Stephano, JCP is not describing the concept of forgivness in a do/do not context, but rather as a state of being achieved at the non-verbal, intuitive level.  The reason God gives his people morals and laws is to provide the best possible social and personal environment with which to pursue him from within, not so that he can keep a tally of wrongdoings on his chalkboard.  There is no sense of spiritual responsibility behind the idea that morals exist only as impossible-to-scale ideals man can never ascend.  They exist as canes for the blind until we no longer need them.



Baba,

Neither am I describing forgiveness exclusively in the sense of "Do and Don't".  It goes much deeper than that.  I concede that God is relational, and he meets us one-on-one.  Therefore our problem is an existential one, not merely a legal one.  But we must never forget that our relational / existential crisis results in actual deeds and words, manifesting in an objectively external world. And that's where God's law begins to confront us, since that's where we confront others.  What we do still matters a whole lot.  But doubtless,  Jesus took the law farther and deeper than external rules.  He took it to a heart level, saying that external rules are only broken when they've been broken in the heart many times before.  You know the scriptures where Jesus reminds us that "hating someone" is equivalent to murder, and lust is equivalent to adultery, right?  Sin IS an existential problem, not merely a legal one.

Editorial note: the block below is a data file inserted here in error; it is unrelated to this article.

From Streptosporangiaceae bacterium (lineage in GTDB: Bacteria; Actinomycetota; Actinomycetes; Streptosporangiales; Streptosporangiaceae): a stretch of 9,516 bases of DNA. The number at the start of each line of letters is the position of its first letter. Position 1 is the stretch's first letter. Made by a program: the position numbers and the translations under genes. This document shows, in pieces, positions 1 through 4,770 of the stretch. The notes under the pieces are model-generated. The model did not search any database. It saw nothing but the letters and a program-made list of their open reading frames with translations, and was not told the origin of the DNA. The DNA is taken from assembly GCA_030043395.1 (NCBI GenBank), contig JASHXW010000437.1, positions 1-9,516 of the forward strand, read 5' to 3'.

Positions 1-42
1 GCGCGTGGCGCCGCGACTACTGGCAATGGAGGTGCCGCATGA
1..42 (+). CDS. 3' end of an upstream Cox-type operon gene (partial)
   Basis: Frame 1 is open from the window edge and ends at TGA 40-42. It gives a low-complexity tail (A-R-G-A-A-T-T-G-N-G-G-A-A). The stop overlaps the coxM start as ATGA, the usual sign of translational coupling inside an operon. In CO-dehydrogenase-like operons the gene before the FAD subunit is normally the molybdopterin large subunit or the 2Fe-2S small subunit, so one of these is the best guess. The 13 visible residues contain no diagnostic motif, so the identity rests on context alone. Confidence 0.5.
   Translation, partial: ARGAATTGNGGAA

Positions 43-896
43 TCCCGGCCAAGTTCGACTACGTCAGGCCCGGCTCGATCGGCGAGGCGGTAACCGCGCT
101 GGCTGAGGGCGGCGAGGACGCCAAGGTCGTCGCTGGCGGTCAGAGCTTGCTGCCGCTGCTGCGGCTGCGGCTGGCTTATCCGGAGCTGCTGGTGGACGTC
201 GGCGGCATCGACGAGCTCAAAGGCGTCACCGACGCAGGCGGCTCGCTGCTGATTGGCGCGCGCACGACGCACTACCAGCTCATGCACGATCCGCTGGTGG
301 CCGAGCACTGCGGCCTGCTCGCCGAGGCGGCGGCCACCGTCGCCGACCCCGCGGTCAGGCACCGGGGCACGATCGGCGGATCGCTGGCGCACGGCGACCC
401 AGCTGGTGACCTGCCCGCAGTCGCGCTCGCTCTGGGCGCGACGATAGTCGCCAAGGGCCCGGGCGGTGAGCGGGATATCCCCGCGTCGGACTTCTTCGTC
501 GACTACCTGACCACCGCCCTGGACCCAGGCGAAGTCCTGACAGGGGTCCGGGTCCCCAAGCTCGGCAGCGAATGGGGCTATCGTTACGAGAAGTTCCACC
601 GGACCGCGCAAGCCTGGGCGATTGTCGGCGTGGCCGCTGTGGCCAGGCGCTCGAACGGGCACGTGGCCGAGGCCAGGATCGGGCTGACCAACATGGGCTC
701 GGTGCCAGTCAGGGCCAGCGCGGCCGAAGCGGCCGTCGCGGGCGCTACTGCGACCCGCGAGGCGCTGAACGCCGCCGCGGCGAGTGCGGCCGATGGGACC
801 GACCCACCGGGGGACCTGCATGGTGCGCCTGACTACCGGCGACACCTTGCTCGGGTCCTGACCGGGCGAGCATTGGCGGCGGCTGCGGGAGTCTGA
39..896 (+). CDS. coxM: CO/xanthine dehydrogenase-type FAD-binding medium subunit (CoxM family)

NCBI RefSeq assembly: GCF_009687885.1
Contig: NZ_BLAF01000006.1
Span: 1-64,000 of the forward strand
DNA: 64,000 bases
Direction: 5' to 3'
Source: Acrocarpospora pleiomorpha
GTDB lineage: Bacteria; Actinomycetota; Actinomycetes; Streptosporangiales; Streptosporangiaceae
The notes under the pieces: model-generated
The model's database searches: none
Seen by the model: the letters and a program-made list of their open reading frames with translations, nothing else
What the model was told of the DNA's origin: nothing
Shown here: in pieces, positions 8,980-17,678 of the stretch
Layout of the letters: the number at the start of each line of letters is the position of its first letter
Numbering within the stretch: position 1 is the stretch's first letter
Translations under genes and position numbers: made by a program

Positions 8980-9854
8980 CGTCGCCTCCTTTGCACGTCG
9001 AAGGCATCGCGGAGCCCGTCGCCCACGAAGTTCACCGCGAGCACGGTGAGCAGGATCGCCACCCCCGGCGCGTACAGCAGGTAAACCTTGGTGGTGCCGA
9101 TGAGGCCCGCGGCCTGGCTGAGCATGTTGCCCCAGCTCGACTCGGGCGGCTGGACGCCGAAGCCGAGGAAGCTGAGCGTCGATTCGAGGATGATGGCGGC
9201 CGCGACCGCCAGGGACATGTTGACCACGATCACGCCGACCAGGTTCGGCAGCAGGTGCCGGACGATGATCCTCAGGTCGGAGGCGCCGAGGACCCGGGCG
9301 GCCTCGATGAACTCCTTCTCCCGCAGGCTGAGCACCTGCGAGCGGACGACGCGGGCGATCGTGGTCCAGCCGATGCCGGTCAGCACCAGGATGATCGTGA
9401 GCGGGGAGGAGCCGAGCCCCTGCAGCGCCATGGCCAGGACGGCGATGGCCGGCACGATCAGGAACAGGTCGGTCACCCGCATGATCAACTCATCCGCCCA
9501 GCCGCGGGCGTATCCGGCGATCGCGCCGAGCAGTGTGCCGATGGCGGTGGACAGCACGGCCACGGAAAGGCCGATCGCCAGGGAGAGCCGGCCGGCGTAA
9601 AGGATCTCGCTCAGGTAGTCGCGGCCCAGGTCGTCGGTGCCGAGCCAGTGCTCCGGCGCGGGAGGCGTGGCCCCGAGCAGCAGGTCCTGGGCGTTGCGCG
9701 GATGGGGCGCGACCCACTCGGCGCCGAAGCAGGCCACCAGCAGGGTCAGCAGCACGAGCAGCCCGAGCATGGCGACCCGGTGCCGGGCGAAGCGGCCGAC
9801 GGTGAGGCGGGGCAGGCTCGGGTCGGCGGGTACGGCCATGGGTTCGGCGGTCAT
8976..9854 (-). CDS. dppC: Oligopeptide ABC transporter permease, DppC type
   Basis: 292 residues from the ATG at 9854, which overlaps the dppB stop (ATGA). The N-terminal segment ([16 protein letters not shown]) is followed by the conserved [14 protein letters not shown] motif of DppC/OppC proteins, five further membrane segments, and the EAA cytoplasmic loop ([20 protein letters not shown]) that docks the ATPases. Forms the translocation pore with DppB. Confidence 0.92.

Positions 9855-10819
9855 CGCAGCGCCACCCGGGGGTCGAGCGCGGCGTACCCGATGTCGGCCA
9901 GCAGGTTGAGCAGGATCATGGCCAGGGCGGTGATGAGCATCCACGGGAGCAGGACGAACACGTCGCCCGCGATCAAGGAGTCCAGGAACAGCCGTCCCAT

And I've known JCP long enough to understand that what he is posing is a hermetically closed personal religious world, where every man's "truth" is an island.  But it's not that way.  Our responsibilities to others aren't determined by our subjective whims.  Neither are our responsibilities to God.  And why should salvation not have a strong objective element also?  As long as God is other than us, and not merely a figment of our imagination, there has to be a divinely determined part.